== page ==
A different kind of break

A+different+kind+of+break

Illustration by Nyomi Fox

Last year, our homes were refuges from school. The drama, stress, tension and tests that filled our school buildings didn’t have to follow us to our homes — unless we let them. Home was a bus ride, car ride, bike ride or long walk from school. Coming home after a long day was a breath of relief, as we escaped the bodies of people and mounds of paper that suffocated us at school. More or less, “what happened at school stayed at school.”

Now, things are a little different. With school embodied by a computer or laptop or some other portable device, home is no longer a safe haven. As a matter a fact, home is school and school is home. There’s no more leaving school to go home or leaving home to go to school. Our situation is like a two-in-one shampoo and conditioner, except slightly less adored by the general public.

So as winter break neared, there wasn’t much to anticipate. As a Jewish person, there was even less to anticipate, as I had already celebrated my climactic winter holiday, Hanukkah. There is very little to do during winter in a pandemic. It’s too cold to be outside and too dangerous to be inside indoor venues. But it turns out I was wrong to treat this break as a meaningless stretch of time.

On the first official day of winter break, I saw my mom recline in a chair, the sort of reclining that people do when they aren’t operating under a time constraint or buried by an avalanche of work. My mom is a teacher, specifically a teacher who pours every morsel of her energy into her job. But during virtual learning, her effort isn’t as frequently reciprocated. Hence, frustration, aggravation, anger and anxiety envelopes her, every day of the week.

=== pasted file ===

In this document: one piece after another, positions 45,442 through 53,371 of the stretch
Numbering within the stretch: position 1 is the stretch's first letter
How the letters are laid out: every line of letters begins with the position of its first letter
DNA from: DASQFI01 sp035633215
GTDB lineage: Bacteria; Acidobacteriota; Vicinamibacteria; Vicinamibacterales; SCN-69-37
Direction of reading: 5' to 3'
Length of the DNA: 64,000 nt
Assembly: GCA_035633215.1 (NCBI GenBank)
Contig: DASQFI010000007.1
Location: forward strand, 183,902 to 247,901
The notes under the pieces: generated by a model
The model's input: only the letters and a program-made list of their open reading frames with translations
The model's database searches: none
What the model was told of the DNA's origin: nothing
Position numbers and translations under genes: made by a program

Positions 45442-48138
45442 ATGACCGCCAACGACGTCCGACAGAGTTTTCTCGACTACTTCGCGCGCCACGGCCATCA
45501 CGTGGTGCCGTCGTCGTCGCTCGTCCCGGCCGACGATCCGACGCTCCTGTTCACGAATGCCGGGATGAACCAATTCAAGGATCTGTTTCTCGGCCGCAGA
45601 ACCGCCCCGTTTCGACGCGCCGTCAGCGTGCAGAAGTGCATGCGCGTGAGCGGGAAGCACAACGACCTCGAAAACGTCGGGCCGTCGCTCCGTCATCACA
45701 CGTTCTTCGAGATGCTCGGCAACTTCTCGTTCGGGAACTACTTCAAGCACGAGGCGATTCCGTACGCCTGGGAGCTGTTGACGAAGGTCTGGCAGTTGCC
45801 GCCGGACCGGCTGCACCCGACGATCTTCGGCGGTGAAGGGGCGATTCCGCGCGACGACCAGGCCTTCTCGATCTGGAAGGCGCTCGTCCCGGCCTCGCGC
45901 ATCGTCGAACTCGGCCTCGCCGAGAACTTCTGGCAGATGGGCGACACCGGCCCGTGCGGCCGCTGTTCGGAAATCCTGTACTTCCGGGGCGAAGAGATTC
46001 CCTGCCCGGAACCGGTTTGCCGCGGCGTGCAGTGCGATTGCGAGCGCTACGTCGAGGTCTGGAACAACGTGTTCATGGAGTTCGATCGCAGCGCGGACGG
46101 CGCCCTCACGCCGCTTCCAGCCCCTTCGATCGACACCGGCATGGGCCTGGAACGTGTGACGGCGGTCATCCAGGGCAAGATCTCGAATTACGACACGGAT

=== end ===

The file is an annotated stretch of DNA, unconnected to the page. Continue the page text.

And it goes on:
Watching her recline caused me to realize that this winter break is truly different than all those that came before it. As school trespassed in our homes, we started to forget what it was like to value our homes as havens. Regardless of the size of one’s home, it was taken hostage by our schools. This break is like meeting our homes for the first time, appreciating the small joys of sitting at a table without staring at a computer screen. Although we are unable to travel or gather as we used to, this break may be everything we needed to restart.

Also on the first day of break, I read a book in bed, not thinking at all about the presence or location of my laptop. I sat with my parents and talked with them about matters unrelated to Zoom. I kept my laptop shut. I redecorated my bedroom walls because I remembered they existed.

This pandemic has forced us to appreciate a lot of things — time with family and friends, large gatherings, travelling and simple outings without fear — but staying home is not one. These 11-or-so days are an opportunity to reclaim our homes, rediscover our fondest nooks and crannies. And when we return to school, aka click our Zoom links, we don’t have to let it take over our space again. Keep school reserved to a single space in your home, allowing other areas to be your new — while less separated — refuges.

 

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